Recycling saw blades
Sanding out solder
Caulk Gun ExtensionI am a third-year apprentice for Local 47 plumbers and steamfitters in northwest Pennsylvania. On one of my first jobs, I had to fire caulk the drains under the tubs. We were using the quart caulk guns with the big sausage tubes. But it was impossible to get the gun in there; even a putty knife didn’t work.
So I came up with a solution. I took a 1/2-inch PEX coupling, cut the tip of the caulking gun to fit it, then crimped the coupling to the tip. Next, I took an 18-inch piece of PEX tubing and crimped it to the other end. Now I had a long nozzle to get to where my hand could not. The job foreman liked it and I got an “Atta boy” for coming up with it. Not bad for a first-year apprentice!
I have used the same thing on different jobs and always get the “What is that?” look, until they see me use it. When you have to caulk in a tight space, the PEX extension will save time and money.
William T. Spaeder Co.
Recycling Saw BladesAfter using reciprocating saw blades, keep a few old ones around for cutting into sheet rock or other walls of various material.
Measure the depth of the wall material and cut the saw blade to that depth or just a bit longer. This will prevent you from cutting further into the wall than necessary, avoiding wires, water pipe and slicing into studs.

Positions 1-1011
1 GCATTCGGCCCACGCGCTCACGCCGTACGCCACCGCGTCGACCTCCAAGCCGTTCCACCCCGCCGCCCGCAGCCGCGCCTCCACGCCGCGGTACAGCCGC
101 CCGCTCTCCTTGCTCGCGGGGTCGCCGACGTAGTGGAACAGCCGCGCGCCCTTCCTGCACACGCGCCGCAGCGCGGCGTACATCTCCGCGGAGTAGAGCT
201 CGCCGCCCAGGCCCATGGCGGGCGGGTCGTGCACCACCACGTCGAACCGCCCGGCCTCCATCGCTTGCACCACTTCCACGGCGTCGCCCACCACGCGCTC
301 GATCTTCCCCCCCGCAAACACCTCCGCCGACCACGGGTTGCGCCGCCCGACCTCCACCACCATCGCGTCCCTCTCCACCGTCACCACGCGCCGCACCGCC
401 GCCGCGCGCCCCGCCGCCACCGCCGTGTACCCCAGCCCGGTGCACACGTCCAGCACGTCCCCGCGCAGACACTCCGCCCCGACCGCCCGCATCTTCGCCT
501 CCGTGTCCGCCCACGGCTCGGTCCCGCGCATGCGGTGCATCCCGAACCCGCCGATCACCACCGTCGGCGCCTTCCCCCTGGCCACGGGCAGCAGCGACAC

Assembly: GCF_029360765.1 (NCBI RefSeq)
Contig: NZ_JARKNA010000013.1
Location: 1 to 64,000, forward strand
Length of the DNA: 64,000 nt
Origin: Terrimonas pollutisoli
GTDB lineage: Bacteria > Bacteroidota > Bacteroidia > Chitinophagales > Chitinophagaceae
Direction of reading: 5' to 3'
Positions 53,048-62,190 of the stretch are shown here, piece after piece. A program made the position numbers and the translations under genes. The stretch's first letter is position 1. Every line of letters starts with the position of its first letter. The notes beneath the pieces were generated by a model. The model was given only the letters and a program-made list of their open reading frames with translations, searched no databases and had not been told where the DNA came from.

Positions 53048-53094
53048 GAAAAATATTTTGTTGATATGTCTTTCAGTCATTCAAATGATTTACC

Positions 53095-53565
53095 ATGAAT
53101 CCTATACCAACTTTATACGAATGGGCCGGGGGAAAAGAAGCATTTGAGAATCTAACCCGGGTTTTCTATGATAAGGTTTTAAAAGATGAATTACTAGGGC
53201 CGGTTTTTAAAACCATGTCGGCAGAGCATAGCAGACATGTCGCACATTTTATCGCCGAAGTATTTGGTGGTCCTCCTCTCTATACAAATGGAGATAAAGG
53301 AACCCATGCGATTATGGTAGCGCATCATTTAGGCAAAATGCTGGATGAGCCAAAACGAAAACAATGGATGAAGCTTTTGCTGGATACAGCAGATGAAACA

Buchanan Plumbing Service
Sanding Out SolderWhen having to redo newly roughed-in copper, one option is to cut the copper and fittings out and restart with new fittings. The cut-out fittings never get used again and we all know that can get very expensive.
Another option is to unsweat the fittings and try to reuse them, but there is always solder left in the hub of the fittings, which makes them hard to work with. To solve that problem, I use a rotary power tool with a drum sanding attachment and sand the solder left in the fitting. It does a fast job, too. Now I am able to reuse the fitting as if it was new. I usually do this with fittings 1 1/2 inches and larger.
B. Bruce Plumbing